Finally, as midday approached, the deer all decided to move on. They were not alarmed, but as if to some silent signal, the various deer scattered through the bush all about us began to walk slowly off in the same direction. The trophy stag remained put for some time though and it was not until most of the other deer had moved off that he rose from his bed.
Tony was ready for the shot and the 270 Winchester boomed in the gully. As we walked up to the fallen stag the sun finally broke through the clouds and washed the land in pale, cloud-filtered light. We were all happy, but Tony was quite rightly elated. He had grassed a fine trophy Chital after days of hard and challenging hunting and the final stalk had been demanding of patience and perseverance as well.
Early the next morning I farewelled Tony and Nathan as Tello drove off on the journey to the airport. While he was dropping them off and collecting the next client I busied myself in restoring order to the camp and trying to dry out clothes and kit. There was no more rain and enough intermittent sunshine to achieve that reasonably well.
Tello made good time, despite the slippery dirt roads and still high creek crossings, and I was a little surprised when his vehicle pulled in around about 4PM with Clint, an Aussie deer hunter keen to get his first Chital.
After getting his gear unpacked, Tello took Clint to the range to test the sighting of his 300 Winchester Magnum. I had nothing better to do, so I tagged along as well. Clint fired three shots, all nicely on target to everyone’s satisfaction. It was quite a nice afternoon and, as there was still an hour or so of daylight, we figured we would do a little glassing off the road, hoping to show Clint a few Chital before we began hunting in earnest the next day.
As we stood on the edge of the road, binoculars in hand, the property owners came by on their quads, returning from a day of repairing flood damaged fences. They stopped to meet Clint and have a chat for a while. Before they left they mentioned they had earlier seen a mob of pigs moving down the creek in our direction.
There was only half an hour of daylight left. Tello figured we could motor down to the nearby creek crossing and expect the pigs to arrive there just about right on dark. Clint may well get a chance to shoot a boar, without interfering with or jeopardising his chances of a trophy stag in the days to come. Once clients have taken their trophy, and have time up their sleeve, it is common practice to do some cull hunting of deer and shoot a few pigs as well. It was however unusual to start a trophy hunt by shooting secondary species first up.
We rode the quads a kilometre or two then parked, to walk the last half a kilometre down to the creek. We had only walked a few hundred metres when Tello signalled us to stop. Directly ahead of us, about 150 metres away, two big stags were brilliantly highlighted by the last rays of the setting sun. They were in the open, short-grassed country of the creek flood plain.
The two stags were feeding off the fruit of a lone shiny-apple tree. In that setting, in the fading pale gold light of the day, they were a sight to behold. Both seemed to have exceptional antlers too and displayed them nicely as they thrashed the overhead tree branches to shake down more fruit.
Each of took a good look through our binoculars. Tello leaned close and asked in a whisper, “What do you think Don?”
“They both look like keepers to me, but you are the expert here.” I replied.
Tello nodded. “Clint, I hate to say this, but those heads are as good as any you would expect to see here. I know you have only been here a couple of hours, and have a four day hunt booked, but we may well not see anything to equal or better these. It’s your call.”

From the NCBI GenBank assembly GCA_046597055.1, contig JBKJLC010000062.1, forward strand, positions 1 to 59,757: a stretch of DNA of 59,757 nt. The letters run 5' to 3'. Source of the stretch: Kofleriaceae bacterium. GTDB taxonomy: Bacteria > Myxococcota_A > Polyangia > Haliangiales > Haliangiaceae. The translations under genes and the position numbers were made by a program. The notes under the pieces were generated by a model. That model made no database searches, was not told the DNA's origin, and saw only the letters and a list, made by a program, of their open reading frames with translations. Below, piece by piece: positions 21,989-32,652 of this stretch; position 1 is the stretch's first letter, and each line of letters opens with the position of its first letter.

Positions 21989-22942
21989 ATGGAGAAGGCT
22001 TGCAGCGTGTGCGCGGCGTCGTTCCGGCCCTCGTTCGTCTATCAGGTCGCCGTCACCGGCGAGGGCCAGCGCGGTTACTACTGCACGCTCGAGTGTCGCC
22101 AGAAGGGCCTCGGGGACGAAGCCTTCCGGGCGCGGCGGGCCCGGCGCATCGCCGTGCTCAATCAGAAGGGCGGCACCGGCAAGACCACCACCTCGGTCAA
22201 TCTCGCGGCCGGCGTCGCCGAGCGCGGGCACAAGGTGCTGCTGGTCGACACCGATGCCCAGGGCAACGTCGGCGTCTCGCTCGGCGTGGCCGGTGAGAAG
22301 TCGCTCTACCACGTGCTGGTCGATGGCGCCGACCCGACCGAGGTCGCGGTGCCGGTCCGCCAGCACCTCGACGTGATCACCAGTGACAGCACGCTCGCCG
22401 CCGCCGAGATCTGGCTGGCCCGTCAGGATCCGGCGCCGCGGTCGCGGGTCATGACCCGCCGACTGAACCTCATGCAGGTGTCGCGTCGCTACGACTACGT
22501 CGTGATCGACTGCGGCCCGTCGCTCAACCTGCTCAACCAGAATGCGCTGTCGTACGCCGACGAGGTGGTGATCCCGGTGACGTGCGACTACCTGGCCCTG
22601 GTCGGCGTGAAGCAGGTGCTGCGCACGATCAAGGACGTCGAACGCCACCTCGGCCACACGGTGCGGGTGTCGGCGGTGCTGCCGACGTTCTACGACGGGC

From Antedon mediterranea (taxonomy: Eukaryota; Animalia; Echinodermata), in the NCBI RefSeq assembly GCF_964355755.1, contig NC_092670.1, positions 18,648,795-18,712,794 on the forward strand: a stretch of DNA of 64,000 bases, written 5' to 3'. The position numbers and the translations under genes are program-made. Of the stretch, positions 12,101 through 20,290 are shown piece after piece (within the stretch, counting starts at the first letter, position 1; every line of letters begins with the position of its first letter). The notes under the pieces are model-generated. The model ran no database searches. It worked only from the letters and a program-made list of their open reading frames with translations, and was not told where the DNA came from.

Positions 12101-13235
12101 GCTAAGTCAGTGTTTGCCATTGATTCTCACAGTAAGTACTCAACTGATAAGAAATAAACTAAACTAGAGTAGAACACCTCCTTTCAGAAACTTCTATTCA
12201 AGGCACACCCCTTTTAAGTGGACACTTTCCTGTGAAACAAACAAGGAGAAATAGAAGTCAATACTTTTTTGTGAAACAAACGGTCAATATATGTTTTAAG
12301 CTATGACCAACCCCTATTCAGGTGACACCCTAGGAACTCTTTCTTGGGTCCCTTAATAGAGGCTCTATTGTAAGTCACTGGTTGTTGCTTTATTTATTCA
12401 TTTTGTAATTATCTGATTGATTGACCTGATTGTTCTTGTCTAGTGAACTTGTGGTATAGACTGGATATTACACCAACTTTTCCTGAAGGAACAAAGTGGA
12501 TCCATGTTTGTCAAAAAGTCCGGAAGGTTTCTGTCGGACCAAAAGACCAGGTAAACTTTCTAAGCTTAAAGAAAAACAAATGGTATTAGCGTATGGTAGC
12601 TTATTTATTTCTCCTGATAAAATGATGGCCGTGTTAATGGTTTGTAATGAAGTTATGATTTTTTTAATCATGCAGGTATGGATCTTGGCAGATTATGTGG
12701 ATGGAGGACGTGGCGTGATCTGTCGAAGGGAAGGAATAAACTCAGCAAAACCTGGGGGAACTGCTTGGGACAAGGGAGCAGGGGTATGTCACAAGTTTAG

Clint did not hesitate. “I’ll take your advice on that Tello, let’s go for it.”
I stayed put behind a tree and watched the stalk. Tello and Clint moved forward carefully to close the distance to about 120 metres. After a few more minutes of careful scrutiny they decided on which of the two was their preferred target. Clint settled in, using a tree for a lean, and took the shot.
The 300 Winnie flattened the stag with a clean kill. The light was fading as we assessed the stag. He had excellent length, width and a lovely symmetrical, classical shape. It was a great trophy. We left Clint to admire his prize and returned to get the quads. Tello commented, “That’s a new record for here. On the ground 2 hours and he has already dropped a beauty. A bit different to the last five days, eh?”
By the time we got back with the quads it was quite dark. Our usual hunting kit was back in camp, along with the camera gear, as we had started out with no expectation other than a few shots at the range. Luckily Clint had his mobile phone in his pocket, so we got some photos on that before Tello set about caping out the head in the light of a small pocket torch.
Even though Clint shot his trophy virtually the minute he arrived we still had an enjoyable four days of hunting with him. With the pressure off, so to speak, we explored obscure corners of the vast property, chasing pigs and wild dogs. I dropped Tello and Clint off well out on the track and they spent the best part of one day walking back to camp, hunting as they went. Along the way Clint shot a number of cull does and took the skins for tanning.
Those two, consecutive hunts neatly demonstrate the full spectrum of what you may expect on a guided trophy deer hunt. Sometimes it can be very demanding and sometimes ridiculously easy. Whether hard, easy or average you can expect your guide to find you some quality animals and help you to secure a memorable trophy. Along the way you will learn a lot about the finesse required to consistently find and stalk trophy deer, and have a thoroughly enjoyable hunt.
© Don Caswell 2012
About the author
Since 1981 Don Caswell has been a freelance writer, photographer & illustrator. Don is the author of hunting stories and the provider of technical shooting information. Don an independent reviewer of hunting, shooting & outdoors products, in addition to being a blogger & webmaster with Facebook & Instagram presence. Don is also a senior writer for the Sporting Shooters Association of Australia (SSAA) and his articles appear regularly in their publications. This article was originally published in the SSAA in April 2014.